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LinkedIn Lure Looking for Love-ly Profiles, Possibly More

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LinkedIn Lure Looking for Love-ly Profiles, Possibly More

Posted: 31 Oct 2013 01:15 | Carl Leonard | no comments


Websense® Security Labs™ ThreatSeeker® Intelligence Cloud has identified a LinkedIn profile configured to use social engineering techniques in order to target fellow LinkedIn users.  Here at Websense we refer to The 7 Stages of Advanced Attacks.  This model of describing the kill chain discusses Stage 1: Reconnaissance - the act of uncovering information that will facilitate the attacker to conduct a later, more successful attack .  We believe that this particular campaign may be a precursor to a more specialized targeted attack.

 

Executive Summary

The highlights of this discovery are:

 

  • Evidence indicates a reconnaissance phase is being conducted by the actors.
  • Websense telemetry across the 7 Stage life-cycle, collected over many years, provides valuable insight to connect the dots in such attacks that operate as a precursor to more sophisticated attacks.
  • The targeting method uses existing features of the LinkedIn social network to pin-point LinkedIn users that meet the scammer's requirements.
  • The LinkedIn profile is actively engaging with legitimate LinkedIn members, and currently has just over 400 connections.
  • The destination website is hosted on the same ASN as sites known to host exploit kits and possibly illegal websites.
  • Current payload leads to a dating site.  While social engineering is primarily being used here, this could morph into something more nefarious over time.

 

How does the profile interact with LinkedIn users?

It appears the profile is being actively used to view the profiles of intended targets.  Any LinkedIn user can see the most recent 5 users who have viewed their profile, and most users are keen to understand who may have done so.  This is the method employed by the attacker to entice LinkedIn users to view their profile.  LinkedIn currently has over 259 million members so the potential number of targets is vast.

 

The screenshot below shows how a profile view would look to a LinkedIn user:

 

 

Why would an attacker use LinkedIn?

Search features within the social network provide an easy way for scammers and legitimate LinkedIn users to zoom in on their target audience.  Whether you are a recruiter looking for potential candidates, a dating scammer looking for "mature gentlemen", or an advanced attacker looking for high-profile directors within particular industry sectors, LinkedIn users have access to tools to help refine their search.  LinkedIn's own statistics report that 5.7 billion searches were conducted on the social network in 2012.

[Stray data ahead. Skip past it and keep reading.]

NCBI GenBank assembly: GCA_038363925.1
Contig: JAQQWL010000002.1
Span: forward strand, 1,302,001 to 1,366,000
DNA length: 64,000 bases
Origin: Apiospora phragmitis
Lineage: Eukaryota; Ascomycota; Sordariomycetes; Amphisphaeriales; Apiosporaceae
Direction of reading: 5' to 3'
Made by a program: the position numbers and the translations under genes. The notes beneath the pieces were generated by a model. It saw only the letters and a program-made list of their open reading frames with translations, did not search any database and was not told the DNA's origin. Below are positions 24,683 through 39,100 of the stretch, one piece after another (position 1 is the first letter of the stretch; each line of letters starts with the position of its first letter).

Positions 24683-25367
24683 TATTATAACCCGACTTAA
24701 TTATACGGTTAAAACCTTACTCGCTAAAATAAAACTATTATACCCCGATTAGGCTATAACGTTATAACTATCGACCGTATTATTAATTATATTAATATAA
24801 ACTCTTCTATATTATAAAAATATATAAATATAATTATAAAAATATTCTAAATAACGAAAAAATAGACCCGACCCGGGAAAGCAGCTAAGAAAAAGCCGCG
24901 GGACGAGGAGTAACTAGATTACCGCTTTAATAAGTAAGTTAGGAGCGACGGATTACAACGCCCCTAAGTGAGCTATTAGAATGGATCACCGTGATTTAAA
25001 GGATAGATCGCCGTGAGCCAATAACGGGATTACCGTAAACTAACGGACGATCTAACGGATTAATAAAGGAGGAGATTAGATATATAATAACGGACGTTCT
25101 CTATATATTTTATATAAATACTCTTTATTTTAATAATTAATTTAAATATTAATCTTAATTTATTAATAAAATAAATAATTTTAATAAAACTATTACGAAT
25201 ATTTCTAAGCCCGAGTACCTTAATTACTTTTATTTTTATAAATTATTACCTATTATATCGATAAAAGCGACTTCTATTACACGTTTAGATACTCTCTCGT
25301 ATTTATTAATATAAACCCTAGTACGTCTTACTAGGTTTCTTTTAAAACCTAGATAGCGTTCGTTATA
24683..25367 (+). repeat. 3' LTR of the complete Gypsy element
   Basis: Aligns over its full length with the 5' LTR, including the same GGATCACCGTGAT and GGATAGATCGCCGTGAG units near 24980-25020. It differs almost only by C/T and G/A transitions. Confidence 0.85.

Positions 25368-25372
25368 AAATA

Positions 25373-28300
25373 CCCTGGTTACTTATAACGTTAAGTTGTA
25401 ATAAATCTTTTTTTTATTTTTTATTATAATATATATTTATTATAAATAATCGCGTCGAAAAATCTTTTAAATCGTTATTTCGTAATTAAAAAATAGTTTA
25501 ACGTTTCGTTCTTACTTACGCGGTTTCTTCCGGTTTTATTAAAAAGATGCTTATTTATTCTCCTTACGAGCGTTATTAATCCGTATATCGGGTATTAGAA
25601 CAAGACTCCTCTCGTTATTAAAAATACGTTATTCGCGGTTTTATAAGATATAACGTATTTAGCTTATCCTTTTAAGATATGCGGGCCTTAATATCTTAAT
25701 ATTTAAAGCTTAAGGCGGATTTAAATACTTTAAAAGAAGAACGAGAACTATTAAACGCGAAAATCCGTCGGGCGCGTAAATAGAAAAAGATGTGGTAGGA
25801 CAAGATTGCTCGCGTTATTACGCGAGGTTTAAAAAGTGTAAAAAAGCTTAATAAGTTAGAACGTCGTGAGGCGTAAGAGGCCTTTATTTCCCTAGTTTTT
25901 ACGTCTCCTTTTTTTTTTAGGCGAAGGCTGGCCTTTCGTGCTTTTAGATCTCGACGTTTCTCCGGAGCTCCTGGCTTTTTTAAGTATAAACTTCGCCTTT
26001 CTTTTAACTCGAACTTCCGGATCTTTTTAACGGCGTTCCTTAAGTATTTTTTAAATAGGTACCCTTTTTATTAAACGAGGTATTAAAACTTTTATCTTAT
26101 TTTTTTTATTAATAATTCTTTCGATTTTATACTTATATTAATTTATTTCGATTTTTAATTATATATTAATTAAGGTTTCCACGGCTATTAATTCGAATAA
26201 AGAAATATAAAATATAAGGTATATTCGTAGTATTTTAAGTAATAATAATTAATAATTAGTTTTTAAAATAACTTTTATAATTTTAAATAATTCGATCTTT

Notice that the offending profile is a subscriber to LinkedIn's Premium Account service.  This feature has numerous benefits over and above the Basic Account service.  Basic search filters include Location, Industry, and Profile Language.  When a user upgrades to a Premium Account search filters expand to include Function, Seniority Level, and Company Size. All of these could be used by an attacker to select their particular target based on their objectives.

 

Note that features of the Premium Account also facilitate a greater degree of interaction with targets.  Should a target view the scam profile, the scammer can then see that, for all views.  The scammer could also contact any LinkedIn member and search across a greater number of profiles.

 

The Payload

At the time of writing this blog, the summary of that profile reads as a link to a dating website geographically located in Switzerland and hosted on IP 82<dot>220<dot>34<dot>47.

 

Notice that the profile of the scammer also shows the location as Switzerland, although that could easily have been faked.

 

In this case we believe that the dating site is used merely as a lure. The dating site looks like this:

 

 

At the time of writing no malicious code exists on this dating website, but we do have telemetry revealing that other domains on that same IP have been known to host suspicious code such as blackhat SEO.  We also see that IPs used to host the dating site are hosted within the same Autonomous System Number (ASN) as multiple Exploit Kit Command and Control URLs, including RedKit and Neutrino exploit kits.

 

Summary

This particular profile, although not currently directing LinkedIn users to malicious code, is likely to have been set up to gain connections and harvest intelligence.

 

Information relating to current employer, job titles, connections within the social network, and technology skills could be used by attackers to better enhance their chance of success in more targeted attacks outside of the LinkedIn network.

 

Websense offers protection from the dating site mentioned in this blog, as well as the reference exploit kits, via ACE, our Advanced Classification Engine.

 

Note: Websense Security Labs has reported the offending profile to LinkedIn.



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